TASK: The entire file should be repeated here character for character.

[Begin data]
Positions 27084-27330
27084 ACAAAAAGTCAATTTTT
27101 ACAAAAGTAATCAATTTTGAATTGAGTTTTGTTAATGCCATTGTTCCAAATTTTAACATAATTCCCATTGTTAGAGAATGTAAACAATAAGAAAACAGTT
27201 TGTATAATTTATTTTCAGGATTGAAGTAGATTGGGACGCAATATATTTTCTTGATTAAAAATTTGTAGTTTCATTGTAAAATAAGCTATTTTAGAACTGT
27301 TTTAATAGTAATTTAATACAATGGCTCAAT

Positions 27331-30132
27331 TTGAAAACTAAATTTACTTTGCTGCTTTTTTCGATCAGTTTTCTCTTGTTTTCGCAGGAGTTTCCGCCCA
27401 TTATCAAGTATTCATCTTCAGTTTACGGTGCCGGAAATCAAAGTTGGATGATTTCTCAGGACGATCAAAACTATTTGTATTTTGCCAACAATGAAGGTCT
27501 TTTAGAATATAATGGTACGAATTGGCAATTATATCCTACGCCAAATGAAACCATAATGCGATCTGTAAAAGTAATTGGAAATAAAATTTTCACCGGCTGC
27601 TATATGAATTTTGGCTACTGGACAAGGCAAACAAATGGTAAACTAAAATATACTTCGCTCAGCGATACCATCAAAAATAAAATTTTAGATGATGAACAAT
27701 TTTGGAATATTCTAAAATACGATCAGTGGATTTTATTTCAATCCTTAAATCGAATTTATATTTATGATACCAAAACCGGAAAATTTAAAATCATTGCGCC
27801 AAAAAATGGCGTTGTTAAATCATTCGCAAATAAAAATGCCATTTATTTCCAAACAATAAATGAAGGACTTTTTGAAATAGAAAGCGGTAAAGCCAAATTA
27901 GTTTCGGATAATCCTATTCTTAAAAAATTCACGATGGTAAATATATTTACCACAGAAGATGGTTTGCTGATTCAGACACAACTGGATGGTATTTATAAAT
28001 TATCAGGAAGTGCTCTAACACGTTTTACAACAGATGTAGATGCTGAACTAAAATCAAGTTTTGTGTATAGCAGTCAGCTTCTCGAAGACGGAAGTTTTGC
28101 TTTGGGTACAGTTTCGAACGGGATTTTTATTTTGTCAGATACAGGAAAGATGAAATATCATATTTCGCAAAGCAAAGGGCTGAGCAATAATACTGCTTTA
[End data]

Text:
Positions 27084-27330
27084 ACAAAAAGTCAATTTTT
27101 ACAAAAGTAATCAATTTTGAATTGAGTTTTGTTAATGCCATTGTTCCAAATTTTAACATAATTCCCATTGTTAGAGAATGTAAACAATAAGAAAACAGTT
27201 TGTATAATTTATTTTCAGGATTGAAGTAGATTGGGACGCAATATATTTTCTTGATTAAAAATTTGTAGTTTCATTGTAAAATAAGCTATTTTAGAACTGT
27301 TTTAATAGTAATTTAATACAATGGCTCAAT

Positions 27331-30132
27331 TTGAAAACTAAATTTACTTTGCTGCTTTTTTCGATCAGTTTTCTCTTGTTTTCGCAGGAGTTTCCGCCCA
27401 TTATCAAGTATTCATCTTCAGTTTACGGTGCCGGAAATCAAAGTTGGATGATTTCTCAGGACGATCAAAACTATTTGTATTTTGCCAACAATGAAGGTCT
27501 TTTAGAATATAATGGTACGAATTGGCAATTATATCCTACGCCAAATGAAACCATAATGCGATCTGTAAAAGTAATTGGAAATAAAATTTTCACCGGCTGC
27601 TATATGAATTTTGGCTACTGGACAAGGCAAACAAATGGTAAACTAAAATATACTTCGCTCAGCGATACCATCAAAAATAAAATTTTAGATGATGAACAAT
27701 TTTGGAATATTCTAAAATACGATCAGTGGATTTTATTTCAATCCTTAAATCGAATTTATATTTATGATACCAAAACCGGAAAATTTAAAATCATTGCGCC
27801 AAAAAATGGCGTTGTTAAATCATTCGCAAATAAAAATGCCATTTATTTCCAAACAATAAATGAAGGACTTTTTGAAATAGAAAGCGGTAAAGCCAAATTA
27901 GTTTCGGATAATCCTATTCTTAAAAAATTCACGATGGTAAATATATTTACCACAGAAGATGGTTTGCTGATTCAGACACAACTGGATGGTATTTATAAAT
28001 TATCAGGAAGTGCTCTAACACGTTTTACAACAGATGTAGATGCTGAACTAAAATCAAGTTTTGTGTATAGCAGTCAGCTTCTCGAAGACGGAAGTTTTGC
28101 TTTGGGTACAGTTTCGAACGGGATTTTTATTTTGTCAGATACAGGAAAGATGAAATATCATATTTCGCAAAGCAAAGGGCTGAGCAATAATACTGCTTTA